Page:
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In drilling tax debate, Oklahoma lawmakers should recall past tax lessons

April 29, 2014

The Oklahoman: Critics of the lower rate, particularly those representing tax consumers, aruge that horiztonal drilling is now commonplace and therefore the incentive no longer impacts drilling activity. The most aggressive critics think a return to the 7 percent rate for all drilling activity is warranted, saying it would generate hundreds of millions of tax dollars for education and other programs.

Those claims appear to be inflated. Estimates generated by the Oklahoma Oil & Gas Association, which take into account the impact of higher taxes on drilling decisions at the margins, show a higher tax rate would ultimately translate into fewer tax dollars.

Should the incentive rate expire in 2015 and the rate return to 7 percent, the association doesn’t claim drilling will dramatically decline aside from the first year. But its estimates show slower growth in drilling activity will occur.

With a 7 percent rate, the association estimates energy production will generate around $1 billion in taxes by 2020. But if the 1 percent rate is maintained, it estimates drilling activity will provide nearly $1.2 billion in taxes by 2020. Thus, those seeking more education funding through a higher tax rate could actually deprive schools of millions of dollars annually.

The debate on the horizontal drilling tax rate is ongoing. It’s worth having. But this debate can’t focus solely on the potential for more tax revenue from a higher rate. Economic activity doesn’t take place in a laboratory. In the real world, investments are fluid. Incentives — and disincentives — flow in more than one direction.

Critics of the lower rate, particularly those representing tax consumers, argue that horizontal drilling is now commonplace and therefore the incentive no longer impacts drilling activity. The most aggressive critics think a return to the 7 percent rate for all drilling activity is warranted, saying it would generate hundreds of millions of tax dollars for education and other programs.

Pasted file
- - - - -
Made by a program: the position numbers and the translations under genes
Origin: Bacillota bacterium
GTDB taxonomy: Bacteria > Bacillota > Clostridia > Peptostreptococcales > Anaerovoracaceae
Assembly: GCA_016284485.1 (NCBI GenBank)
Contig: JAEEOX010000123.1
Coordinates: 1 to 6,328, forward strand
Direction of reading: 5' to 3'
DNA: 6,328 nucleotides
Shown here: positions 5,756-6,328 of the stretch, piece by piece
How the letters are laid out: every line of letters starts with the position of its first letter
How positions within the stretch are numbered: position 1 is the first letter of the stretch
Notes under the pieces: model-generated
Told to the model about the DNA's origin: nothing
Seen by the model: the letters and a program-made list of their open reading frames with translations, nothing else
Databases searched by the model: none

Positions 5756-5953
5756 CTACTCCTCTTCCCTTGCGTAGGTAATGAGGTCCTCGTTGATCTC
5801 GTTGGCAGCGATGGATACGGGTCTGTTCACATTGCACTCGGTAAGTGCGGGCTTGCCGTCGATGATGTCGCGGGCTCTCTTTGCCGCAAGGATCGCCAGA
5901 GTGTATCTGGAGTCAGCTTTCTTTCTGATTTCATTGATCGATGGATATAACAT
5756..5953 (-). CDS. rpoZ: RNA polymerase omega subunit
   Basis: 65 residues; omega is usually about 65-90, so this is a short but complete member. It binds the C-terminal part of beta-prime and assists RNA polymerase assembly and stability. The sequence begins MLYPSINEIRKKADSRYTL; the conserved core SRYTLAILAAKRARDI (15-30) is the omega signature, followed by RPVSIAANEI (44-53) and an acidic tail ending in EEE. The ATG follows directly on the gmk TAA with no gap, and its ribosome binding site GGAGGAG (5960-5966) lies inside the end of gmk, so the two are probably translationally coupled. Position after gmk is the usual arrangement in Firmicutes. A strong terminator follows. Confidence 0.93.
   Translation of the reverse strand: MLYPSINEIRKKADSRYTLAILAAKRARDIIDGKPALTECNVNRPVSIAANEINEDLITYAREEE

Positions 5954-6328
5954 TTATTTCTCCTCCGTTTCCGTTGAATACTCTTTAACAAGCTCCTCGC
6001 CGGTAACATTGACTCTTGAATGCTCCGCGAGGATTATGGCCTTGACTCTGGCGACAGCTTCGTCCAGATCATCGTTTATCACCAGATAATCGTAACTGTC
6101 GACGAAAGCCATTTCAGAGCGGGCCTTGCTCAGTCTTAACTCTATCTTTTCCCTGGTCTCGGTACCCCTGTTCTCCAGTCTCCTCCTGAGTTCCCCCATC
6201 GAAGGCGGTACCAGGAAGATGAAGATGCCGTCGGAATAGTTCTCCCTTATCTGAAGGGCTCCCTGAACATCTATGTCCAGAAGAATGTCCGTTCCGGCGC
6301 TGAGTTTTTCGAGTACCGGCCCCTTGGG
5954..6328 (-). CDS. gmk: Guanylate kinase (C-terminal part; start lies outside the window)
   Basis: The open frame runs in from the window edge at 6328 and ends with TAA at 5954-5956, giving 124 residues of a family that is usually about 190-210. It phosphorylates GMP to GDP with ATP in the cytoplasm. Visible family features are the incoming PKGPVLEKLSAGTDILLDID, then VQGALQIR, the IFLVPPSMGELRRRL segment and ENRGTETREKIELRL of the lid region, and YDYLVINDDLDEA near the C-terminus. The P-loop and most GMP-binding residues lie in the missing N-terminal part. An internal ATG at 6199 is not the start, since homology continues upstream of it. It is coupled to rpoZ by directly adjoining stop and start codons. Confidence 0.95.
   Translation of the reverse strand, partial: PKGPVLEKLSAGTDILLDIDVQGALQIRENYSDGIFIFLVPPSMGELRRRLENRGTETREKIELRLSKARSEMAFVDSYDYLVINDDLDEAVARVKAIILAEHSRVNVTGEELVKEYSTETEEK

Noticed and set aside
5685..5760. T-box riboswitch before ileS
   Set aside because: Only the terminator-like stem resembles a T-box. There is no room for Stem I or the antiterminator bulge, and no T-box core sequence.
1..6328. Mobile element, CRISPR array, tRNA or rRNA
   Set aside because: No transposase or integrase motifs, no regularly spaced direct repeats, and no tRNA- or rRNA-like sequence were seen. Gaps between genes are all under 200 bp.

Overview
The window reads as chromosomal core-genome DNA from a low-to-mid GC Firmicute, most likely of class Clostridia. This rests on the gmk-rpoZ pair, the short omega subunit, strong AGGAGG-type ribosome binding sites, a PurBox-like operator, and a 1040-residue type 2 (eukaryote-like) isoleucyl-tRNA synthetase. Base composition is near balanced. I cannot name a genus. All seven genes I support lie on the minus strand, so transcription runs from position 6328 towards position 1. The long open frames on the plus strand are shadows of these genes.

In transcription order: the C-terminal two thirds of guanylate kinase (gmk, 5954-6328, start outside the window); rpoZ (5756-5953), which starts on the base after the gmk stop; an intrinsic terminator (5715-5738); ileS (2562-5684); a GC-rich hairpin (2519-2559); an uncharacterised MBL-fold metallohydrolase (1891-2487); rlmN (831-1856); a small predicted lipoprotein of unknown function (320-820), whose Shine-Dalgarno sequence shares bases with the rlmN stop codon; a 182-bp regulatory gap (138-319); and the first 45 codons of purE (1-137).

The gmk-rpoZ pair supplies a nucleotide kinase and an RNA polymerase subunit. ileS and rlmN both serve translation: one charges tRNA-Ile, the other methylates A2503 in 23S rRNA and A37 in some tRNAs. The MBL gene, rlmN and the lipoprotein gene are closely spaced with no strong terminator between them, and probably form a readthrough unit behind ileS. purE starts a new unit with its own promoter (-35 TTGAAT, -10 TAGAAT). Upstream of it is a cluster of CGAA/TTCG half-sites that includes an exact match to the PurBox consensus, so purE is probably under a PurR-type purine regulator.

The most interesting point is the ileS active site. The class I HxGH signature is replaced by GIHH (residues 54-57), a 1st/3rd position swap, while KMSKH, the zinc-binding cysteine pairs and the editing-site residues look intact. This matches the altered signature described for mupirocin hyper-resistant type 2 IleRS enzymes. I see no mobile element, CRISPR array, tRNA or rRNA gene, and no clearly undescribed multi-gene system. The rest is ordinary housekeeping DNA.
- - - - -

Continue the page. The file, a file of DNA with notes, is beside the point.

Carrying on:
Those claims appear to be inflated. Estimates generated by the Oklahoma Oil & Gas Association, which take into account the impact of higher taxes on drilling decisions at the margins, show a higher tax rate would ultimately translate into fewer tax dollars.

Should the incentive rate expire in 2015 and the rate return to 7 percent, the association doesn’t claim drilling will dramatically decline aside from the first year. But its estimates show slower growth in drilling activity will occur.

With a 7 percent rate, the association estimates energy production will generate around $1 billion in taxes by 2020. But if the 1 percent rate is maintained, it estimates drilling activity will provide nearly $1.2 billion in taxes by 2020. Thus, those seeking more education funding through a higher tax rate could actually deprive schools of millions of dollars annually.

The debate on the horizontal drilling tax rate is ongoing. It’s worth having. But this debate can’t focus solely on the potential for more tax revenue from a higher rate. Economic activity doesn’t take place in a laboratory. In the real world, investments are fluid. Incentives — and disincentives — flow in more than one direction.

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